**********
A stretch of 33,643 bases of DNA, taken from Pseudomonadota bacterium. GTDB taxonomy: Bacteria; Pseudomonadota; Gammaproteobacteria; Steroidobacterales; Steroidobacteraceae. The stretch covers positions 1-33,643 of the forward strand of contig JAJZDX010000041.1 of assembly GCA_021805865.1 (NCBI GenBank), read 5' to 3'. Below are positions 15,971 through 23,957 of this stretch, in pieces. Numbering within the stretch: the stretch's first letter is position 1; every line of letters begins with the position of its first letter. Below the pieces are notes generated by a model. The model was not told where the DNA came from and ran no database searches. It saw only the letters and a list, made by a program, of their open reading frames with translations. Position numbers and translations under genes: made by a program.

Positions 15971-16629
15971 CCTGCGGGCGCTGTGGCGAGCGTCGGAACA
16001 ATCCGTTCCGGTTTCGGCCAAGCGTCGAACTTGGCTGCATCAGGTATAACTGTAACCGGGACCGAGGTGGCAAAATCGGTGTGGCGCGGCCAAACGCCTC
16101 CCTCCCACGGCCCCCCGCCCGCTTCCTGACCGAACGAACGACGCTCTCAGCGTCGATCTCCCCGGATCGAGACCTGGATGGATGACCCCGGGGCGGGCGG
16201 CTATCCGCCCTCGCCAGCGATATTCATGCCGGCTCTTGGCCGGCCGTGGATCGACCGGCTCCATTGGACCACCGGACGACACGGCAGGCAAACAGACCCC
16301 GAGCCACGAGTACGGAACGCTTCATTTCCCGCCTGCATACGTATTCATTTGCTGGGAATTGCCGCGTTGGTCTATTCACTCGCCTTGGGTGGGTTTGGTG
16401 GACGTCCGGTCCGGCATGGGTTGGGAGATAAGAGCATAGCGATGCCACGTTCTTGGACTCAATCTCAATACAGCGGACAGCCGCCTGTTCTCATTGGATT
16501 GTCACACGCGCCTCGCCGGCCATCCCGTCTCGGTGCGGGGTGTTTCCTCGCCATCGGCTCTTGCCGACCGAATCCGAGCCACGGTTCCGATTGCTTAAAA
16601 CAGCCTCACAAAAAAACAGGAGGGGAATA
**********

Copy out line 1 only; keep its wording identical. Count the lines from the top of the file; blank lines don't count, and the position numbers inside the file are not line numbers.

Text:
A stretch of 33,643 bases of DNA, taken from Pseudomonadota bacterium. GTDB taxonomy: Bacteria; Pseudomonadota; Gammaproteobacteria; Steroidobacterales; Steroidobacteraceae. The stretch covers positions 1-33,643 of the forward strand of contig JAJZDX010000041.1 of assembly GCA_021805865.1 (NCBI GenBank), read 5' to 3'. Below are positions 15,971 through 23,957 of this stretch, in pieces. Numbering within the stretch: the stretch's first letter is position 1; every line of letters begins with the position of its first letter. Below the pieces are notes generated by a model. The model was not told where the DNA came from and ran no database searches. It saw only the letters and a list, made by a program, of their open reading frames with translations. Position numbers and translations under genes: made by a program.